Alaska Christian College celebrated its commencement on Sunday, April 25, following a year of disruption amid the Covid-19 pandemic.
The college is owned and operated by the Alaska Conference of the Covenant Church and serves predominantly Alaska Native students from villages across the state. It offers two-year associate of arts degrees with emphasis on Christian ministry, paraprofessional education, behavioral health, and general studies. Transitioning from remote village life to college settings can be difficult, so ACC works intentionally to help students make that adjustment.
Making the transition from in-person classes to entirely virtual learning presented unique challenges in that setting.
In March 2020, ACC quickly evacuated its entire student body. When the school learned that remote villages, many of which are accessible only by airplane, were closing to outsiders to avoid the spread of the virus, staff and faculty helped students pack in the middle of the night and drove them 150 miles to the airport in Anchorage so they could make it home.
It was especially critical that the villages prevent outbreaks of the virus. Access to emergency medical care is nearly impossible in some of those locations where the nearest hospital is 100 miles away. The influenza epidemic of 1918 nearly wiped out entire communities, and village leaders were working hard to prevent a similar catastrophe.
ACC shifted to offering classes online. However, many of the students did not have access to the internet, said Eric Johnson, vice president of advancement. “ACC worked hard to provide alternative ways to help students succeed. This included sending students thumb drives with packets of work.”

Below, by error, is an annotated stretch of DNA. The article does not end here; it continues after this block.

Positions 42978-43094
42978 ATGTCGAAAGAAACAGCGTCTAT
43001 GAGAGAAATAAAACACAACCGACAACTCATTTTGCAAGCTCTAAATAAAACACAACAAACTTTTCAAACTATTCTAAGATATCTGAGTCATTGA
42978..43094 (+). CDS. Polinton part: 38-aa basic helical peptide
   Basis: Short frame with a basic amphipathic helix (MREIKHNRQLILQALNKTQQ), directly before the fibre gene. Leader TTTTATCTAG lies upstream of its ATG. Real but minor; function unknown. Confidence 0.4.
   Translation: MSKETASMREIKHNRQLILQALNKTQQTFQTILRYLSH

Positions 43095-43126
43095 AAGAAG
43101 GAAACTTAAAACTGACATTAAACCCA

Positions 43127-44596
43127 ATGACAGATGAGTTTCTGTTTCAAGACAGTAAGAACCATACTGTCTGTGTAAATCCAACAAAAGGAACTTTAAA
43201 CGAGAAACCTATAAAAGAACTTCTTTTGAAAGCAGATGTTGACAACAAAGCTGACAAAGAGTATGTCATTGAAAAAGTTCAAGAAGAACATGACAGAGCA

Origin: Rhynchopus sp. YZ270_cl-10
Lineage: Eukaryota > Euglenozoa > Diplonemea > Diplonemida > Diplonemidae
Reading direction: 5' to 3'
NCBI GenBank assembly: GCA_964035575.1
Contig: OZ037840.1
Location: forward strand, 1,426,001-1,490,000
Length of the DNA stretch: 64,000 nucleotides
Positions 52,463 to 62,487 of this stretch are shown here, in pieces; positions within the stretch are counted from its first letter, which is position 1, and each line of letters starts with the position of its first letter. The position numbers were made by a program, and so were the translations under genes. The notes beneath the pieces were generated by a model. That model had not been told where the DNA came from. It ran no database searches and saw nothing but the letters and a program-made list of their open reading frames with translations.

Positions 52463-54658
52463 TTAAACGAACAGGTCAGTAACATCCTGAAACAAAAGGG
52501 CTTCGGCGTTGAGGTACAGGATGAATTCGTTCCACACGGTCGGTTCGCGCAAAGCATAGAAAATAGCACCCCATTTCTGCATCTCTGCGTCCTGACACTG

Those provisions temporarily addressed the need last spring, but the school asked students to return to campus in the fall to resume in-person learning.
Funding from the Coronavirus Aid, Relief, and Economic Security (CARES) Act allowed ACC to rent an unused dormitory building from Kenai Peninsula College, located across the street. Using those rooms, as well as those on the ACC campus, allowed students to socially distance in their own rooms.
Enrollment has remained strong, Johnson said. Ninety-one students were enrolled in spring 2020 and 98 this past fall.
“Some certainly struggled due to the changes, but students demonstrated resilience and persevered to meet the unique challenges they faced this year,” Johnson said.
Few students contracted the virus, and no one suffered serious illness, Johnson said. He added that villages will probably require returning students to quarantine for two weeks when they come home.
Alaska Christian College was launched in 2001 offering a one-year certificate program and has been recognized by state officials for its excellence.
It continues to expand and is nearing the end of a $5 million capital campaign to fund construction that includes new classrooms and a gymnasium.